CESP Co-Director Paul Hauser leads GMU team in receiving “Green Roof on Parking Deck: Designed for Sustainability” 2016 project award from Dominion’s Higher Education Partnership grant program
CESP is proud to be a recipient of a 2016 Multidisciplinary Grant from the Office of the Provost and Executive Vice President. We are confident that our proposal “Informing Commonwealth of Virginia Energy Policy through Electric Utility Modeling and Optimization“ will help improve the energy security of Virginia. We are partnering with several municipal and cooperative utility providers to develop both supply and demand side management tools to help deliver affordable and reliable energy services to Virginian households and businesses, while striving to help Virginia meet their energy efficiency and conservation goals. We value our relationship with APPA, VAEEC and NRECA as we move forward in finding tailored solutions for the Commonwealth’s many service areas.
Co-PI’s include Dr. Alexander Brodsky (VSE) and Dr. Jessica Terman (Schar School)
Ph.D. Students: Roberto Levy (VSE) and Joel Hicks (Schar School)
GMU’s College of Science (COS) is providing a seed grant for a CESP project that addresses energy and water access conflicts by analyzing the parameters and potential applications of hydropower micro-turbine technologies in communities facing severe energy and water challenges. Dr. Jennifer Sklarew, CESP’s Senior Fellow for Energy Policy and Adjunct Professor in COS/ESP, is lead PI, and co-PIs include CESP Co-Director Dr. Paul Houser (COS/Geography and GeoInformation Science), as well as CESP affiliates Dr. Dann Sklarew (COS/ESP), Dr. Colin Reagle (VSE), and Dr. Viviana Maggioni (VSE).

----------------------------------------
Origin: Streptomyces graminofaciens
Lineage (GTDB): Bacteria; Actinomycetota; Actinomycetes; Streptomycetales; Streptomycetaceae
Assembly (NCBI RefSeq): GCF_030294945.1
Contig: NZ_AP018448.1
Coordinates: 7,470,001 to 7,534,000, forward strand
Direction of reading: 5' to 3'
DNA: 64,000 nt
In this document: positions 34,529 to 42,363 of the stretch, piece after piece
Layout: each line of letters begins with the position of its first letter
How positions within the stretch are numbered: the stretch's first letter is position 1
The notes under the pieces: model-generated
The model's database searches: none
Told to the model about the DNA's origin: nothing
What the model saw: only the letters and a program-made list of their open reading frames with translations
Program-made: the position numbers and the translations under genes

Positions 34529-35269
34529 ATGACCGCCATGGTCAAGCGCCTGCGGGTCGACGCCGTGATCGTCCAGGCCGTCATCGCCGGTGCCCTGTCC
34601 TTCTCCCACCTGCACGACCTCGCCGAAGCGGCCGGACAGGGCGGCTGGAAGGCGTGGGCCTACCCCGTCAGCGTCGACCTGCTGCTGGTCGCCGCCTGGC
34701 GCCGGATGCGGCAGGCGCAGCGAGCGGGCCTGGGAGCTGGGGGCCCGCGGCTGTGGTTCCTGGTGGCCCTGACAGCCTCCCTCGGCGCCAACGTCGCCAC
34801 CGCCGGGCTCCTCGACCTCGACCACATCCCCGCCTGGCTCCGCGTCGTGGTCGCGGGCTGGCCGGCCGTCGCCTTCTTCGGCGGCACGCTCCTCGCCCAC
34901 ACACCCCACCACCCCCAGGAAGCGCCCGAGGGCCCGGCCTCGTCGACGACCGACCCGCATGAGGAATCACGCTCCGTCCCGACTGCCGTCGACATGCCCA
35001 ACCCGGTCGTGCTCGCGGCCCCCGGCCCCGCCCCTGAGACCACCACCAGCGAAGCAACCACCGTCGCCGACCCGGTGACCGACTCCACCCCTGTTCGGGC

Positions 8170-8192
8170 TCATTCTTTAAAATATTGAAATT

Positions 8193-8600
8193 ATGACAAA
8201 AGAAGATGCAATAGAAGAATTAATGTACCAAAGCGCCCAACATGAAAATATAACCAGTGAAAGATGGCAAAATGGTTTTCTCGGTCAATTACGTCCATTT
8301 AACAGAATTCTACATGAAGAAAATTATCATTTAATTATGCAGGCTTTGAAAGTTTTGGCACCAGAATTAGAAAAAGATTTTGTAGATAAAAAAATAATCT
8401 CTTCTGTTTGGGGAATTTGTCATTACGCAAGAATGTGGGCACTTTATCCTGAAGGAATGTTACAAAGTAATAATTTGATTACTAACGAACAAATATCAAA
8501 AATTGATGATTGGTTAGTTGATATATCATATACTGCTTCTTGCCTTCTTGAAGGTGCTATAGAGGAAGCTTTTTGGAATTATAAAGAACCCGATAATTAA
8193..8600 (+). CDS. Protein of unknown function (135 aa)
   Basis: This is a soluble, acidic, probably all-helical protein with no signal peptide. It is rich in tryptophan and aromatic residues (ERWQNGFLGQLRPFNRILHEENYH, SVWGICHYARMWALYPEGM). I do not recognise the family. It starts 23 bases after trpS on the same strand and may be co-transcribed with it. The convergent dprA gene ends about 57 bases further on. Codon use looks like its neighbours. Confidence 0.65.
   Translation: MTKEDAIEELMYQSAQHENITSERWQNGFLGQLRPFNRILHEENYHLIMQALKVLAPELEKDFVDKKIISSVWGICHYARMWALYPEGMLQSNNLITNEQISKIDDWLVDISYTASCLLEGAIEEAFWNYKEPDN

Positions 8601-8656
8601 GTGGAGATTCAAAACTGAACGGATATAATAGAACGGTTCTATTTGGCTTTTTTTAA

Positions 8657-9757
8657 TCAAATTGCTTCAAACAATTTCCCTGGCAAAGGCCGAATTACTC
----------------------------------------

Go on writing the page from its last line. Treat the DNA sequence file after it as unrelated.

The project examines the potential of urban hydroelectric micro-turbines to generate power while mitigating stormwater runoff. The COS grant will seed collaboration on two complementary assessments of micro-turbine deployment challenges. First, using existing pilot project data, a paper study will evaluate the geographical, ecological, technical and institutional challenges facing micro-turbine installation, operation, and maintenance, as well as applications for stormwater management and electricity generation. Second, deployment of water quantity and speed sensors on Mason’s Fairfax campus will generate predictive calculations of the water flow needed to generate electricity for small-scale applications such as cell phone charging kiosks. The paper study and sensors will evaluate building gutter systems, stormwater infrastructure drainage systems, and outflows from retention ponds to determine optimal locations for micro-turbine installation. This COS-funded analytical and technical groundwork on barriers, technology and location selection will inform the next phase, a pilot project deploying a micro-turbine on Mason’s Fairfax campus. Analysis of its challenges and successes will launch a much larger international initiative to deploy the technology in Ghana or India, followed by other developing nations.